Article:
- ISIL creates all-female brigade to terrorize women into following Sharia law
- ISTOOK: Obama wants to be impeached
- Obama to Latin leaders: Help with border
- Military bans troops from Baptist church event honoring ‘God’s Rescue Squad’
- ‘Pocket drones’: U.S. Army developing tiny surveillance tools for the next big war
- Belgian cafe posts sign: Dogs allowed, but Jews stay out
- Gen. Dempsey: Pentagon studying Russian readiness plans not viewed ‘for 20 years’
- John McCain: Botched, two-hour execution of murderer is ‘torture’
- House GOP ready to move border bill
- Bomb squad called after live WWII artillery washes on Cape Cod beach
New Pacific commander takes on half the world
Task: To boost U.S. clout in area without new resources
Question of the Day
In addition to the Army forces based there, five of the 11 U.S. aircraft-carrier strike groups are based in the PACOM theater, as are three of its six squadrons of the newest fifth-generation fighter jets, the F-22 Raptor.
The F-22 Raptor is the most expensive piece of military hardware in history. For $77.4 billion, the Pentagon bought a total of 187 planes - a cost of $413 million each.
The fighter jets are designed to outfly and outfight competitors from even the most advanced militaries, providing U.S. commanders with the guarantee of air superiority vital for the projection of military power across the vast Pacific region.
But the Raptor provides not only superiority in the air, say U.S. officials, who have hinted at secret cyberwar capabilities.
The F-22 is “an extremely capable, leading-edge technology platform,” Air Force Maj. Gen. Michael A. Keltz, director of strategic planning and policy for PACOM, told bloggers last year.
He said the aircraft gives commanders the ability to see and act, “not just in the air-to-air regime, but also in the cyberregime, the electronic-warfare regime.”
The cyberdomain is a key area for the command because China, PACOM’s largest and most threatening potential enemy in the region, likely would strike first with cyberweapons in any war, according to a recent report by a congressional blue-ribbon panel.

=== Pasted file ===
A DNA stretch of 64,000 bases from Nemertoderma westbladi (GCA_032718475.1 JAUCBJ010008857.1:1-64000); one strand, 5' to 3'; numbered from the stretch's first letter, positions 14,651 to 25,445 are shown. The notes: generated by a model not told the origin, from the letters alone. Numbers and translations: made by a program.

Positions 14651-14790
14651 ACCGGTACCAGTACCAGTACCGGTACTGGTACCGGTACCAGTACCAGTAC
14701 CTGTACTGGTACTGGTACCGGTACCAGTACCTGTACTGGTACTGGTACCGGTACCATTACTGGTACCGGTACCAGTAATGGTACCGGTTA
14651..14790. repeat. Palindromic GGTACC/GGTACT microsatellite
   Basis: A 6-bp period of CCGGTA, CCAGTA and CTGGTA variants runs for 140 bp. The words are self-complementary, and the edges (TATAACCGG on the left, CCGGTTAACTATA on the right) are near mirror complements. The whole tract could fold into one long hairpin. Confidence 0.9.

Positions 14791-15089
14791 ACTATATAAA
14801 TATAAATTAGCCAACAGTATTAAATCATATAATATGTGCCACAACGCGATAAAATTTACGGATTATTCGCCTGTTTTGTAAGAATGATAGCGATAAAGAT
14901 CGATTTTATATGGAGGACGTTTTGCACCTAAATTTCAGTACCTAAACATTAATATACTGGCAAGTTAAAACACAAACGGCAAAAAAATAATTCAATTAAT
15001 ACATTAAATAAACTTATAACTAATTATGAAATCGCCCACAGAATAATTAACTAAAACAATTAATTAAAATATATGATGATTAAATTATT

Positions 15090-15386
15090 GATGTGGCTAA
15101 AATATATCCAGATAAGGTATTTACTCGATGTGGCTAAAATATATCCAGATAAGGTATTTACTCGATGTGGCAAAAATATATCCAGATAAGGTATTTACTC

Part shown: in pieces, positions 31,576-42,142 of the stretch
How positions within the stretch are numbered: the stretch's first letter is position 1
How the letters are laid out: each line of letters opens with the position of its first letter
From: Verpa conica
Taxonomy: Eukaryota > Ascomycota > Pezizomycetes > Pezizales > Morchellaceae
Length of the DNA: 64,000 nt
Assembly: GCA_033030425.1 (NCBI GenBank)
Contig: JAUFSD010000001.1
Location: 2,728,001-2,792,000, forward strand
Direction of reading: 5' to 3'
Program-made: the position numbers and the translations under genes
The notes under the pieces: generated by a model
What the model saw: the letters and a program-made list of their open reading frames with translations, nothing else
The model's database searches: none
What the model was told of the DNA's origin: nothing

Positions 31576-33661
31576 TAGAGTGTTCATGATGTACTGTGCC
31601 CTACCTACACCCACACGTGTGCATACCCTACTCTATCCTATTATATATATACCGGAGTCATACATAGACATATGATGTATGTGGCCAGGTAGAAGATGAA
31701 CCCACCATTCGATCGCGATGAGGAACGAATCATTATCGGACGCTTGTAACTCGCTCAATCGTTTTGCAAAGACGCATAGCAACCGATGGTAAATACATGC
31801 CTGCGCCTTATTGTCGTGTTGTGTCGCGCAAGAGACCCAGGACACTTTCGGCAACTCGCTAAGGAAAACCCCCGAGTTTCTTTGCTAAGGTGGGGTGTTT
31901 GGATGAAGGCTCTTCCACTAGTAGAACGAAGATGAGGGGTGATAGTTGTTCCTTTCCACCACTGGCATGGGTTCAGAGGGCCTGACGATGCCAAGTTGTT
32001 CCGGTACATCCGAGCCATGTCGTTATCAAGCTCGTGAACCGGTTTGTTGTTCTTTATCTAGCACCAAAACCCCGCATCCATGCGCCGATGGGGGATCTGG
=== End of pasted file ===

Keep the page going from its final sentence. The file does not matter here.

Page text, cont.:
A pre-emptive Chinese cyberstrike would be designed to disrupt the electronic networks on which U.S. forces rely to organize and move troops and their supplies of ammunition and fuel around the Pacific, according to the U.S.-China Economic and Security Review Commission.
© Copyright 2014 The Washington Times, LLC. Click here for reprint permission.
About the Author
TWT Video Picks
By Mark Davis
The nation founders, the Lone Star State thrives
- Rahm Emanuel: Send illegal immigrant shelter kids to Chicago
- 'Pocket drones': U.S. Army developing tiny spies for the next big war
- Tactical advantage: Russian military shows off impressive new gear
- CURL: Obama, staffers not even pretending any more
- Pentagon running out of time to find mass of missing weapons in Afghanistan
- Family of Marine killed in Afghanistan pushes back against cover-up
- NAPOLITANO: What if our democracy is a fraud?
- Military bans troops from Baptist church event honoring 'God's Rescue Squad'
- WEST: Those who would rather join the jihadi army than their own nation's army
- Obama orders Pentagon advisers to Ukraine
Obama's biggest White House 'fails'
Celebrities turned politicians
Athletes turned actors
20 gadgets that changed the world
Fighting in Iraq